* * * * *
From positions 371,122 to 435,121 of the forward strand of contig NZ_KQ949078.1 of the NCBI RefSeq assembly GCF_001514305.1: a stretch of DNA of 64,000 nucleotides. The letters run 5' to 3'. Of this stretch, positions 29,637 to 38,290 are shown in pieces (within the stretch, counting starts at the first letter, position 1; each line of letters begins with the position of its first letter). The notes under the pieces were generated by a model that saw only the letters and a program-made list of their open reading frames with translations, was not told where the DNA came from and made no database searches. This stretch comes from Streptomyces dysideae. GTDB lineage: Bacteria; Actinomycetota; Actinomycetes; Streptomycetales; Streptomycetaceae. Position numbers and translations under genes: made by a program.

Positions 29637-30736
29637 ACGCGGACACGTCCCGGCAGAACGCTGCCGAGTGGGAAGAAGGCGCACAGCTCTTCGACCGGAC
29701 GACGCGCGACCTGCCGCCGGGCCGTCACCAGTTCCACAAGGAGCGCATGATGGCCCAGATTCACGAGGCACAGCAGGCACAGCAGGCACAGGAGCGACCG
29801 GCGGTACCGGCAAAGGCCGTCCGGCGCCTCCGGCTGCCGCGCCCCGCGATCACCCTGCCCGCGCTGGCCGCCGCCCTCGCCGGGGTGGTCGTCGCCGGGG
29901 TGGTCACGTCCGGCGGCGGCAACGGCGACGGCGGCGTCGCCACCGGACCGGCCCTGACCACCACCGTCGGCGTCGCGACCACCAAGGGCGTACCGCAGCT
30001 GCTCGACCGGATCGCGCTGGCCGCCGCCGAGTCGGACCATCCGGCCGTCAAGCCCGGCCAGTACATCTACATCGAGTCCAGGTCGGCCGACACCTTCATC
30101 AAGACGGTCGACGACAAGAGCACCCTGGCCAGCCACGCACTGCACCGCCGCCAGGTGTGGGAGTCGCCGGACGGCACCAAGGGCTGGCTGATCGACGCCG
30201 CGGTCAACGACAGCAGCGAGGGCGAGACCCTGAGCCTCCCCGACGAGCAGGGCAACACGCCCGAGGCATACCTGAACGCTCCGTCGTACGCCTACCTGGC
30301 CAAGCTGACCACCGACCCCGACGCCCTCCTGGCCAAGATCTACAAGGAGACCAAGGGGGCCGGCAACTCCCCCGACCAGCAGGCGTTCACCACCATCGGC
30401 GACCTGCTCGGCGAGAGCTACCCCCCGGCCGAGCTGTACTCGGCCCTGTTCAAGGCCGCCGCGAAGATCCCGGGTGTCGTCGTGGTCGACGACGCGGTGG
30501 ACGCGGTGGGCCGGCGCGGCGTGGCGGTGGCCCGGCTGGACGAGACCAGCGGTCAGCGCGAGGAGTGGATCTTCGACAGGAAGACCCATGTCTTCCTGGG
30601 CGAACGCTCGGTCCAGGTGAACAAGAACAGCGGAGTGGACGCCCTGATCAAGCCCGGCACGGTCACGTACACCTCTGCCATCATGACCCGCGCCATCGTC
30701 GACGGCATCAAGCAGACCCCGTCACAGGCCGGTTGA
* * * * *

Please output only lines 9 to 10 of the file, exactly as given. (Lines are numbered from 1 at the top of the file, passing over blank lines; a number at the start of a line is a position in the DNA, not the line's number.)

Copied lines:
30201 CGGTCAACGACAGCAGCGAGGGCGAGACCCTGAGCCTCCCCGACGAGCAGGGCAACACGCCCGAGGCATACCTGAACGCTCCGTCGTACGCCTACCTGGC
30301 CAAGCTGACCACCGACCCCGACGCCCTCCTGGCCAAGATCTACAAGGAGACCAAGGGGGCCGGCAACTCCCCCGACCAGCAGGCGTTCACCACCATCGGC